My daughter

What effect will it have on my daughter not growing up seeing people’s faces? This thing has gone on for two years. Two years is nothing. But for my daughter, two years is her whole world. I’m thirty-seven. It’s no exaggeration to say that her last two years are equal to my last thirty-six; it’s all she’s ever known. I fear for my beautiful girl and what this normalising of not seeing people’s faces, what this fetishisation for a lack of germs, is doing to her.

*My personal definition of “short” is less than 300 words, maximum; more than that, and a blog posts starts to feel like an essay.

**The Wikipedia page on Libertarianism which I linked you to says this: Libertarianism is a political philosophy that upholds liberty as a core principle. Libertarians seek to maximize autonomy and political freedom, emphasizing free association, freedom of choice, individualism and voluntary association.

© 2021-2022 Bryan A. J. Parry

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Covid-19 Therapy Blog 2: What Is “Libertarianism”? #Covid19 #Covid19TherapyBlog #Libertarianism

Introduction to this series of posts
Link to all posts in this series

In the first article in this Covid-19 Therapy Blog, I talked briefly about why wearing face masks can be good and why it can be bad. I also mentioned my instincts coming at things from a “libertarian” approach.

Yes, I am a “libertarian”, but what does that even mean? It’s becoming a much-maligned term, especially slandered by those on the left as uncaring fat cat capitalism, but also sometimes by those on the right as “libertinism”.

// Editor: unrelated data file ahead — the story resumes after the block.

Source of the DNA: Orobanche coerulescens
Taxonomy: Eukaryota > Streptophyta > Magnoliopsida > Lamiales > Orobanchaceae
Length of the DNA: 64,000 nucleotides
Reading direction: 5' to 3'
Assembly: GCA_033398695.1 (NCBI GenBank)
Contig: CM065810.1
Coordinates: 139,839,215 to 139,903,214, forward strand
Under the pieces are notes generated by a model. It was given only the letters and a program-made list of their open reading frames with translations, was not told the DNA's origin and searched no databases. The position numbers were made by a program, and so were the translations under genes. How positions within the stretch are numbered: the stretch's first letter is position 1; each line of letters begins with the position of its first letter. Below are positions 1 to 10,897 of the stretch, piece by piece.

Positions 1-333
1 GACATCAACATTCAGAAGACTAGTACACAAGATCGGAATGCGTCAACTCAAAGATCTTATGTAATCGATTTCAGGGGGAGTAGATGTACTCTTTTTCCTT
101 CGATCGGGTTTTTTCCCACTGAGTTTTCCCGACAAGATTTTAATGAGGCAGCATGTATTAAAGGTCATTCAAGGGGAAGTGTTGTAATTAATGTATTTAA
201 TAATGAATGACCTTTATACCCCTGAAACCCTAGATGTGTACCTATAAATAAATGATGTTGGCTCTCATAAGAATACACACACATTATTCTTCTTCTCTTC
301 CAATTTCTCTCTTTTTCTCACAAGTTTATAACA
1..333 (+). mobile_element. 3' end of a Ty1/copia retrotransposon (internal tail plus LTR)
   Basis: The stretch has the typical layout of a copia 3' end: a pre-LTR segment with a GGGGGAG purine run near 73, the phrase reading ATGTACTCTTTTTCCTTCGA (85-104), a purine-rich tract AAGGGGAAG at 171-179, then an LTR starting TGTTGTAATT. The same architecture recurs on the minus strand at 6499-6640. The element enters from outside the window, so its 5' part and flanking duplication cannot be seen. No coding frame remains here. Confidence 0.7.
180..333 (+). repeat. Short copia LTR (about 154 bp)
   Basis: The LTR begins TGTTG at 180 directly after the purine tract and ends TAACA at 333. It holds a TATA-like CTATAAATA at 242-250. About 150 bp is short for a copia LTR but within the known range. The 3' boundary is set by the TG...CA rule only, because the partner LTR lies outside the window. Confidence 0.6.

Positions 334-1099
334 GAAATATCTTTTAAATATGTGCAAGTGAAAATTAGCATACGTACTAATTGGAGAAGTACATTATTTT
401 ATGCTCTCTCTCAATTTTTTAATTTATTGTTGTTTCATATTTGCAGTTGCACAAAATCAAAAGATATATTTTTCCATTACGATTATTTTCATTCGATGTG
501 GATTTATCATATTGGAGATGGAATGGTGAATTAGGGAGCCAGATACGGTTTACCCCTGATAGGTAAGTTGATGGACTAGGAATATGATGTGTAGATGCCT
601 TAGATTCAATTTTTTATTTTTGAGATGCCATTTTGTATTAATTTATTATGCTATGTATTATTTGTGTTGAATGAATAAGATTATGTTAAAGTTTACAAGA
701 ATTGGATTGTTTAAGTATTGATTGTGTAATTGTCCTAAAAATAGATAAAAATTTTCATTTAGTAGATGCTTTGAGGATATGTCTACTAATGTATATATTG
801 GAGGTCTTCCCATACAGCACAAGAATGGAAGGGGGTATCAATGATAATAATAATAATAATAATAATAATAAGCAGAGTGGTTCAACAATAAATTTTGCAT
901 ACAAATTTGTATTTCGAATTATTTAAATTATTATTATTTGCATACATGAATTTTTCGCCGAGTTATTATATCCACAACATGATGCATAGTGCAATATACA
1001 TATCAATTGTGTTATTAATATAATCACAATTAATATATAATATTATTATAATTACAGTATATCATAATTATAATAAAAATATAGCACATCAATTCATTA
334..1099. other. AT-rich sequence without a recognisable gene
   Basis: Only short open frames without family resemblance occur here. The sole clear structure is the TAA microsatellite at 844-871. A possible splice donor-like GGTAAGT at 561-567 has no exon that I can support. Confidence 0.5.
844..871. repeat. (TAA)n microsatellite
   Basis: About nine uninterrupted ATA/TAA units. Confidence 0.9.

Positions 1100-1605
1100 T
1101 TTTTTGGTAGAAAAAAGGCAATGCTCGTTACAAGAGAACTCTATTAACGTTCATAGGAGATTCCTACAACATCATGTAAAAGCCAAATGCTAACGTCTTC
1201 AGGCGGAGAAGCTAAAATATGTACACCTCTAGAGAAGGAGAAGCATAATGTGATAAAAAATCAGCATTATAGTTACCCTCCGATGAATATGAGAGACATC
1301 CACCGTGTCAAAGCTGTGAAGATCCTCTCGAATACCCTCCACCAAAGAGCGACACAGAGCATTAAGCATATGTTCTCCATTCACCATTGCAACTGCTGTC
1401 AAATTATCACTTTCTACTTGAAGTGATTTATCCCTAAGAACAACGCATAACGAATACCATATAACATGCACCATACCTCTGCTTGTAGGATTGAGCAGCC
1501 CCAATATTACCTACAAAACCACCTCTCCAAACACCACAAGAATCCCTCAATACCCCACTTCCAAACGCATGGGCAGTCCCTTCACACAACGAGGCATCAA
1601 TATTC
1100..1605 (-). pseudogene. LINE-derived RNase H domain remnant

Given that my libertarian instincts inform most of my thoughts on this current Covid-19 situation, I thought it might be a good idea to attempt a brief definition of what Libertarianism actually is for my readers.

The Wikipedia article which I linked you to in the previous posts starts by summing it up pretty well:

Libertarianism is a political philosophy that upholds liberty as a core principle. Libertarians seek to maximize autonomy and political freedom, emphasizing free association, freedom of choice, individualism and voluntary association.

We believe that respecting individual rights in this way is the only moral way to live. Sadly, when there is a public panic, people often lose their minds, and many unfair and illiberal things become law… Surely, “my body, my choice” still holds, does it not?

© 2021 Bryan A. J. Parry

featured image taken from https://www.fsb.org.uk/static/351a084c-3d5f-4d75-8dfabfa5f0c5d993/COVID19-Header-Image.jpg

Covid-19 Therapy Blog 1: Mask Mandates #Covid19 #MaskMandate